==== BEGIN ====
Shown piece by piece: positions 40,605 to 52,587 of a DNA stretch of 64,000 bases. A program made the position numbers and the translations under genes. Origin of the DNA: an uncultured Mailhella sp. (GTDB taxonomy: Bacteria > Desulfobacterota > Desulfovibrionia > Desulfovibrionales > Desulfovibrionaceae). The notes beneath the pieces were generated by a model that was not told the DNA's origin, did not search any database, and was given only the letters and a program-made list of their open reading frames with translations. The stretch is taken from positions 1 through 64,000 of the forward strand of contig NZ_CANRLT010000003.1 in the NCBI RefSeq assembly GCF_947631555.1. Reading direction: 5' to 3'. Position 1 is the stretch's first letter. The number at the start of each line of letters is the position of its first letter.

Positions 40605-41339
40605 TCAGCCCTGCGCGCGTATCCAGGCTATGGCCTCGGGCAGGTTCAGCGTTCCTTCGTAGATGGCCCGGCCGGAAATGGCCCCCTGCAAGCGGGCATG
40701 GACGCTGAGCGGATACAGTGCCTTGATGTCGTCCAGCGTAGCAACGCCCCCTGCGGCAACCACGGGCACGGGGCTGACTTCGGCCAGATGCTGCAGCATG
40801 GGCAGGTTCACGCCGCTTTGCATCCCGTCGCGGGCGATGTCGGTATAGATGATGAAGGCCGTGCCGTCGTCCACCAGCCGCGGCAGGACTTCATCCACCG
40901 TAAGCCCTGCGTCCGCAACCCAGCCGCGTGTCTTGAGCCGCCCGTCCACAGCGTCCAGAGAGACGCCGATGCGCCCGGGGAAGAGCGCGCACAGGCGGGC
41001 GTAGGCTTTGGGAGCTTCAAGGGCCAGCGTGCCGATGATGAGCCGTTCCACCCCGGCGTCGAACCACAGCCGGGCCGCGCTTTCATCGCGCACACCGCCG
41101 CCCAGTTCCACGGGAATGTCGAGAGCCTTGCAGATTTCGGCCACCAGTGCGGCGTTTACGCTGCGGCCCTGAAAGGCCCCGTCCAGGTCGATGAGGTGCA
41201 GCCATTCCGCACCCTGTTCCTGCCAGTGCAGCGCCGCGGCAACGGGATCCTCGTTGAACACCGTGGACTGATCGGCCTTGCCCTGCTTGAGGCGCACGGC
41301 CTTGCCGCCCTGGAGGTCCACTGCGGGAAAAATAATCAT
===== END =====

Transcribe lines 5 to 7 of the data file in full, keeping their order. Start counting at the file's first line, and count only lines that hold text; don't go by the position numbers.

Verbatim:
40801 GGCAGGTTCACGCCGCTTTGCATCCCGTCGCGGGCGATGTCGGTATAGATGATGAAGGCCGTGCCGTCGTCCACCAGCCGCGGCAGGACTTCATCCACCG
40901 TAAGCCCTGCGTCCGCAACCCAGCCGCGTGTCTTGAGCCGCCCGTCCACAGCGTCCAGAGAGACGCCGATGCGCCCGGGGAAGAGCGCGCACAGGCGGGC
41001 GTAGGCTTTGGGAGCTTCAAGGGCCAGCGTGCCGATGATGAGCCGTTCCACCCCGGCGTCGAACCACAGCCGGGCCGCGCTTTCATCGCGCACACCGCCG